I can honestly say that I did not begin chasing a diagnosis but that nursery and preschool nudged us in the direction of professionals because our son was having significant difficulties and we needed help. I simply could not ignore my son's needs.

I am sick of hearing the unsolicited advice; You don't want him to be defined by his label. Of course, I don't want my gorgeous boy to only be known as the boy with autism. I agree that we need to see the child before the diagnosis. But he is autistic...

If we hadn't accepted the autistic diagnosis then surely we wouldn't have been accepting our son for who he is?

Yesterday she asked me why I labelled my child...

I didn't. He was diagnosed with autism.

A glimpse into autism is a series of short letters that explore the impact autism has on our family on a day to day basis. Disclaimer: this is our experience not all autistic people are the same. 

20 signs that you are addicted to blogging...

17 November 2018

Dear friend,

In celebration of 4 years of blogging I wanted to reshare this tongue in cheek post about blogging. A huge thank you for all of your support over the last 4 years! 

20 Signs that you are addicted to blogging:

  1. You go into a panic when you don't have wifi
  2. Your iphone/ipad/macbook is always within reach
  3. You check your twitter feed last thing at night and first thing in the morning
  4. Every conversation is blog fodder
  5. Your house work routine is sporadic (related to the post your working on)
  6. You have a detailed linky list
  7. You take your camera everywhere and even have a mummy photo pose
  8. Your kids make comments like - Mummy take my photo on the seal, that will be good for your blog
  9. You have even got your kids involved in blogging
  10. You constantly have a blogging narrative in your head
  11. When not blogging you are reading other people's blogs
  12. You mentally blog and then kick yourself for forgetting the brilliant snippet you had created...
  13. You wake in the middle of the night and go downstairs to write because you've remembered the idea you mentally blogged earlier
  14. When talking about your friends you qualify with 'my blogging friend'...
  15. You know more about your online friends lives than your 'real' ones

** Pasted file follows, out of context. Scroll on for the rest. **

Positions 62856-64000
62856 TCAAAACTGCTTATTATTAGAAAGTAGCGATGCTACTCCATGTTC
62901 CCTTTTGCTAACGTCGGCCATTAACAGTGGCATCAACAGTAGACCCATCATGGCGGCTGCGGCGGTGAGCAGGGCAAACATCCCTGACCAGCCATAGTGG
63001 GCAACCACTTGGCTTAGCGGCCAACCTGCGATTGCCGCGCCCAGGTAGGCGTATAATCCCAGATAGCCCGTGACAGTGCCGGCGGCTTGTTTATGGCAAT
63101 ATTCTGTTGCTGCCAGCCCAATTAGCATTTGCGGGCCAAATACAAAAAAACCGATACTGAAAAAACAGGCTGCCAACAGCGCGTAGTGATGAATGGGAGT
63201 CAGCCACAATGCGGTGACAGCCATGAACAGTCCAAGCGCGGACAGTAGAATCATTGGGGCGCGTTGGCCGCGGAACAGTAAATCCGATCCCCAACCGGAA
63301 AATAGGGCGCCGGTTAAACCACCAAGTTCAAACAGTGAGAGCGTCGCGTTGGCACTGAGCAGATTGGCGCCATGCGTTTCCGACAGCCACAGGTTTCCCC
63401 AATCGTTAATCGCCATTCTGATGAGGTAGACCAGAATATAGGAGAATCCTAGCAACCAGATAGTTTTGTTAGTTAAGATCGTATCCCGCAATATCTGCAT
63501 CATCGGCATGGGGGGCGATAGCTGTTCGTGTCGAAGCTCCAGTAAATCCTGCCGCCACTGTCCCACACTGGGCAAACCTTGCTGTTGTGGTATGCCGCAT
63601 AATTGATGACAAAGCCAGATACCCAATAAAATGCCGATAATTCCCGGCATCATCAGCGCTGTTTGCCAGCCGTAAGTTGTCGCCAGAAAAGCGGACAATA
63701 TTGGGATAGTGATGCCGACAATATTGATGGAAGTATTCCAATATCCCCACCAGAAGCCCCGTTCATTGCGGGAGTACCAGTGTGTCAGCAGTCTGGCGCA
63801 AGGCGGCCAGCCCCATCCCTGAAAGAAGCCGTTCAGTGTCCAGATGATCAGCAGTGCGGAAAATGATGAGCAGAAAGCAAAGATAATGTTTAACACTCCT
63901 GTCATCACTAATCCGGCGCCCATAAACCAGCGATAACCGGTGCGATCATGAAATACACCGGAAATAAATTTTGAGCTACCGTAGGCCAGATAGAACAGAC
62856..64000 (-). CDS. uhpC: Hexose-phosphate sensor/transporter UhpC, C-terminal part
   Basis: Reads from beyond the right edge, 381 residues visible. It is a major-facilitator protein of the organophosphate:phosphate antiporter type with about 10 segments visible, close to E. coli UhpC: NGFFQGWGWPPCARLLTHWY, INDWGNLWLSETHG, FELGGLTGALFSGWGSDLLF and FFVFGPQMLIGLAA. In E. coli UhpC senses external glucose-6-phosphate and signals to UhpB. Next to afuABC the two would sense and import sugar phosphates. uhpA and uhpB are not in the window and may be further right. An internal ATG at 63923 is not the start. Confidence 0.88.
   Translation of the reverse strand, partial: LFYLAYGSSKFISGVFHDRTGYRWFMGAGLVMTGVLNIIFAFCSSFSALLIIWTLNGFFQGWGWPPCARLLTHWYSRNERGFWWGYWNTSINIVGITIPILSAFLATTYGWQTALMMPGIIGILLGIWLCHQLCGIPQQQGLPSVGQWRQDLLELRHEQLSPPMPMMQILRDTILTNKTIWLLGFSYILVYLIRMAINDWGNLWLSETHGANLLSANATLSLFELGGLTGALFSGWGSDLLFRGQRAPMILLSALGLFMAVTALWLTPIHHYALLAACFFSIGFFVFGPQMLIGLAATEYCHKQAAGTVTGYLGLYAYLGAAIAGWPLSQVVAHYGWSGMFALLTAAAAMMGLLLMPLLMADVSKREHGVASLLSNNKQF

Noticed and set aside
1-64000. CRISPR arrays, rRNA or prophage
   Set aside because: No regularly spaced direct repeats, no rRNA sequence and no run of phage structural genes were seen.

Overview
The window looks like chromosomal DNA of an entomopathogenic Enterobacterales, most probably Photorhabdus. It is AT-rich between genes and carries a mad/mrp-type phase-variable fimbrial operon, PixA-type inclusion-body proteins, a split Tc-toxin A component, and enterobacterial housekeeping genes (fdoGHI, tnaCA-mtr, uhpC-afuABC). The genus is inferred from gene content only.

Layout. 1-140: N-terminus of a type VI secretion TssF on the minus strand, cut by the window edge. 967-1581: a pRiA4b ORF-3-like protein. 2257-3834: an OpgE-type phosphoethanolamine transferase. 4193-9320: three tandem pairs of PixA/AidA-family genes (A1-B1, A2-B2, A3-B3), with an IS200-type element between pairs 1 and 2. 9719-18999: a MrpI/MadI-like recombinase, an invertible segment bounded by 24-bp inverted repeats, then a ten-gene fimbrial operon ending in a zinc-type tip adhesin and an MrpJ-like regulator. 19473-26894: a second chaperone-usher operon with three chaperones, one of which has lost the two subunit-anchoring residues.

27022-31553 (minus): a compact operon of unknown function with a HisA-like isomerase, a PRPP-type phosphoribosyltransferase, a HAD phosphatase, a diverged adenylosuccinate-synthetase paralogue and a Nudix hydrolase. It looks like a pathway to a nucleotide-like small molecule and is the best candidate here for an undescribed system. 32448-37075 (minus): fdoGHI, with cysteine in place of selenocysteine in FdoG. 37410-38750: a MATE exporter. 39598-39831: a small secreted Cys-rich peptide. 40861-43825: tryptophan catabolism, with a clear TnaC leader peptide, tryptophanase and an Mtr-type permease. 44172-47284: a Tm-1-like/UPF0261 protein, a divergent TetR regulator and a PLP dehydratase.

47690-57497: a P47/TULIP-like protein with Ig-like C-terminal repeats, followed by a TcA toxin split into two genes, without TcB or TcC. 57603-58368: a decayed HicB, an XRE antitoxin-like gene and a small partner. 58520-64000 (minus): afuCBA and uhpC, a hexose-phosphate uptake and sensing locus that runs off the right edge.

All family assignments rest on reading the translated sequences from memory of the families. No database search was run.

16. Your real life friends don't understand half the things you say (linkies, tribes, Klout, DA) it's like you are talking another language
  17. You check your page views/followers/klout/DA religiously
  18. You can't go on holiday before scheduling everything
  19. You have a laptop shaped indent on your thighs/Carpal tunnel syndrome from holding your phone. 
  20. Your blog is your home page

Are you an addict too?

Are there any signs I may have missed?

This is a revised post 

Encouraging children to write

14 November 2018

Dear friend,

Want to help your child at home with their writing but not sure how.  There are many easy activities and things you can try to support your children without being too heavy going. The worse thing you can do is force your child to write if they really don't want to. It should be fun! Here are a few simple things you can do to promote a love of writing at home. 

Encouraging children to write

1. Read together!
Read read and read some more. The best activity to improve writing is reading. If your child reads good books, they will be a better writer.

2. Talk about their drawings. 
This is the beginning of story telling.
Label the drawings as they tell you about them (check first as some children don't like you to do this!)

3. Use lots of different materials.
Foam, chalk, paintbrushes (various thicknesses), aquadoodles, a variety of pens, pencils and paper, draw on the shower door etc 

4. Make writing or mark making a game or use games
There are numerous games and puzzles that help children with spelling while increasing their vocabulary including crossword puzzles, hangman, word games and anagrams.

5. Make Books. 
Turn your child's writing into books. Act as scribe for your child.

6. Be a good role model
Make sure your child sees you writing

7. Write for real purposes together